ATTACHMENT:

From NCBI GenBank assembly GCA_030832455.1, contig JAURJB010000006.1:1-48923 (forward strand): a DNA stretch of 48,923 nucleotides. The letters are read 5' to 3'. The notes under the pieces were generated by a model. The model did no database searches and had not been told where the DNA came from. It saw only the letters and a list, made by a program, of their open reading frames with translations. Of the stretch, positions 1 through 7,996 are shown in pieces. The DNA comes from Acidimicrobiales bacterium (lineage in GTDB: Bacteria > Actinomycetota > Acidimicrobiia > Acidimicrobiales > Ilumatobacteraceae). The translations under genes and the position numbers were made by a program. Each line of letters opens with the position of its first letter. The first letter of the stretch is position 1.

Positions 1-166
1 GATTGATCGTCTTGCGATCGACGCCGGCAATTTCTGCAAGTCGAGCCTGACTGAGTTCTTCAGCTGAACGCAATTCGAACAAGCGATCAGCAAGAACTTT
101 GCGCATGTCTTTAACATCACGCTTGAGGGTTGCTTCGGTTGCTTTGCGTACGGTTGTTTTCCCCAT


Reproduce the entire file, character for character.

From NCBI GenBank assembly GCA_030832455.1, contig JAURJB010000006.1:1-48923 (forward strand): a DNA stretch of 48,923 nucleotides. The letters are read 5' to 3'. The notes under the pieces were generated by a model. The model did no database searches and had not been told where the DNA came from. It saw only the letters and a list, made by a program, of their open reading frames with translations. Of the stretch, positions 1 through 7,996 are shown in pieces. The DNA comes from Acidimicrobiales bacterium (lineage in GTDB: Bacteria > Actinomycetota > Acidimicrobiia > Acidimicrobiales > Ilumatobacteraceae). The translations under genes and the position numbers were made by a program. Each line of letters opens with the position of its first letter. The first letter of the stretch is position 1.

Positions 1-166
1 GATTGATCGTCTTGCGATCGACGCCGGCAATTTCTGCAAGTCGAGCCTGACTGAGTTCTTCAGCTGAACGCAATTCGAACAAGCGATCAGCAAGAACTTT
101 GCGCATGTCTTTAACATCACGCTTGAGGGTTGCTTCGGTTGCTTTGCGTACGGTTGTTTTCCCCAT